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Taken from Sir Lesley Stephen & Sir Sidney Lee (eds.), Dictionary of National Biography: from the earliest times to 1900 (London, Oxford University Press, 1949).
See also this page for more information on the Grahams of Netherby and this page for Longton politics.
Sir James Graham was descended from a family long famous in the history of the English border. James was the son of Sir James Graham and Lady Catharine Stewart, daughter of John, seventh earl of Galloway. He was taught at a private school at Dalston in Cumberland, kept by the Rev. Walter Fletcher. At the age of fifteen he went to Westminster School; afterwards he was a pupil of the Rev. G. Richards at Bampton in Berkshire. In 1810 he entered Christ Church, Oxford, as a fellow commoner; but he owed little to his Oxford education and quitted the university early in 1812. After a short stay in London he travelled in Spain. Passing from Spain to Sicily he was unexpectedly asked by Archibald Montgomerie, lord Montgomerie, who was at Palermo on a diplomatic mission, to act as his private secretary. Thus at the age of twenty-one Graham entered upon official life, and an illness of Lord Montgomerie threw the main weight of a delicate negotiation, to detach King Joachim from Napoleon, upon Graham's shoulders. He accompanied Lord Montgomerie to Rome and Genoa, and returned to England with a high character for capacity in 1814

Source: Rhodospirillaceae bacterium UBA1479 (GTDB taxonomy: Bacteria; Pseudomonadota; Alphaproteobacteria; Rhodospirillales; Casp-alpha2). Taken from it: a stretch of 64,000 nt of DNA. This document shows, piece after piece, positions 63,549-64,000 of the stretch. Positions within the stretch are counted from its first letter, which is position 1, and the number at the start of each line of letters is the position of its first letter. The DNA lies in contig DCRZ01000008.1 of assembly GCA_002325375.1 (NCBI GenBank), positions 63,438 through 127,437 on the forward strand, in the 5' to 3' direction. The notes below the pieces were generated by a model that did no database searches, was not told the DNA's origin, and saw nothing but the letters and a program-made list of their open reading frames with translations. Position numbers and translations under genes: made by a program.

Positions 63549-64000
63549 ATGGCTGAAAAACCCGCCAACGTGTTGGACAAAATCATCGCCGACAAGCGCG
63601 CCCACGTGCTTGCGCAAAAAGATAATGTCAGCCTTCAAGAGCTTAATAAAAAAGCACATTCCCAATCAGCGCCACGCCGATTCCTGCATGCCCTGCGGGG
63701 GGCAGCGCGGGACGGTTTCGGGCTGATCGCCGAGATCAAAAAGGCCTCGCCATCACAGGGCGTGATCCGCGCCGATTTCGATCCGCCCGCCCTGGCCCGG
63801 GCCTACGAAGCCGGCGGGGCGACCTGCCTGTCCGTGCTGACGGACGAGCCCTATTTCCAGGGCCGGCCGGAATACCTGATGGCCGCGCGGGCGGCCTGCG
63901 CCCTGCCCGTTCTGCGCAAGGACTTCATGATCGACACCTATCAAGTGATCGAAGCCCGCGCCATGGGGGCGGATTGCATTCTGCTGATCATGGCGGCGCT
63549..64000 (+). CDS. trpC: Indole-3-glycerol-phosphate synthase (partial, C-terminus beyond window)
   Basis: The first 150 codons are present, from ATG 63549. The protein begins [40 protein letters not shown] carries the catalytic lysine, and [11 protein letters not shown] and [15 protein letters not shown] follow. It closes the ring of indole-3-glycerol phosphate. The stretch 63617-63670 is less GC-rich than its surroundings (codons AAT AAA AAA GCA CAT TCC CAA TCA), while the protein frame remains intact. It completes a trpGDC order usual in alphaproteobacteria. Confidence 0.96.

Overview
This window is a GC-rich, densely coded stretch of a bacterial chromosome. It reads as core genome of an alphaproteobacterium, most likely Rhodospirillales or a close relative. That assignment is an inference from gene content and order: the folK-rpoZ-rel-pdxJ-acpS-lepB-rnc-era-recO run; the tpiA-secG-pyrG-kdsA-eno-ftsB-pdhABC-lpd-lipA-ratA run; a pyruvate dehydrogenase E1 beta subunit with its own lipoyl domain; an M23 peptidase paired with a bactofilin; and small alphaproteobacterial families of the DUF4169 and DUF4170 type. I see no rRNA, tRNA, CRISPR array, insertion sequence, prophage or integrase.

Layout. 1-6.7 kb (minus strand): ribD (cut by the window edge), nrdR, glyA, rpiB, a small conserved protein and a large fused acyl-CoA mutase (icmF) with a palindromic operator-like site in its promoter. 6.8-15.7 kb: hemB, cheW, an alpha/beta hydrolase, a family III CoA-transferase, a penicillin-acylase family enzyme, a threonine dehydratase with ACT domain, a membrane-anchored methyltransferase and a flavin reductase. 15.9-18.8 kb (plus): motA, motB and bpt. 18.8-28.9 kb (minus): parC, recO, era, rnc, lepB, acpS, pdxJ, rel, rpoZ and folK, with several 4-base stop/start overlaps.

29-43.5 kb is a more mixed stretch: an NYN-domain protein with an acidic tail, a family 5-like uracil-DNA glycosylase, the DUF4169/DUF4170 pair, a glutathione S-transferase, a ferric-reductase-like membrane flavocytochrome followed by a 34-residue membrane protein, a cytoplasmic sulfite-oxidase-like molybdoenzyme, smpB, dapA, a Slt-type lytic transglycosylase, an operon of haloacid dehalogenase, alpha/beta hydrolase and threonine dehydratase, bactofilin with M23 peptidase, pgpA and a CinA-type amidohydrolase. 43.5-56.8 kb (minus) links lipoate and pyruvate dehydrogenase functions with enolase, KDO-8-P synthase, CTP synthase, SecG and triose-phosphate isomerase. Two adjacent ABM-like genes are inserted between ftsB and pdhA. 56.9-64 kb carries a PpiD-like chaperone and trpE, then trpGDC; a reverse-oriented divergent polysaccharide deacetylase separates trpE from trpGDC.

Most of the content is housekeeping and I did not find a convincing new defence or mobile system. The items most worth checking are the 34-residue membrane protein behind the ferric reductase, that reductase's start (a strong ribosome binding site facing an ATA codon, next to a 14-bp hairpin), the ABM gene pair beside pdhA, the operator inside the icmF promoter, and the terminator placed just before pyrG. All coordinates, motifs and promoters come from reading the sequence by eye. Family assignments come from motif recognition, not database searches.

Life in London turned Graham's thoughts towards politics, in which he declared himself on the side of the Whigs. His father was a Tory and refused to help him; but in the general election of 1818 Graham took his chance as a stranger at Hull, and was elected at a cost of £6,000, which he had to borrow. In July 1819 he married Fanny, daughter of Colonel Callander of Craigforth in Stirlingshire, a famous beauty. His parliamentary career was not at first successful; his attempts to speak were ineffective, and on the dissolution in February 1820 he felt that he could not afford to contest Hull a second time, but a less expensive seat was found at St. Ives in Cornwall. Early in 1821 a petition from some electors of St. Ives was presented against his return, and as he could not afford the enormous expense which then attached to a contest before the election committee he took the Chiltern Hundreds and retired for a time from political life.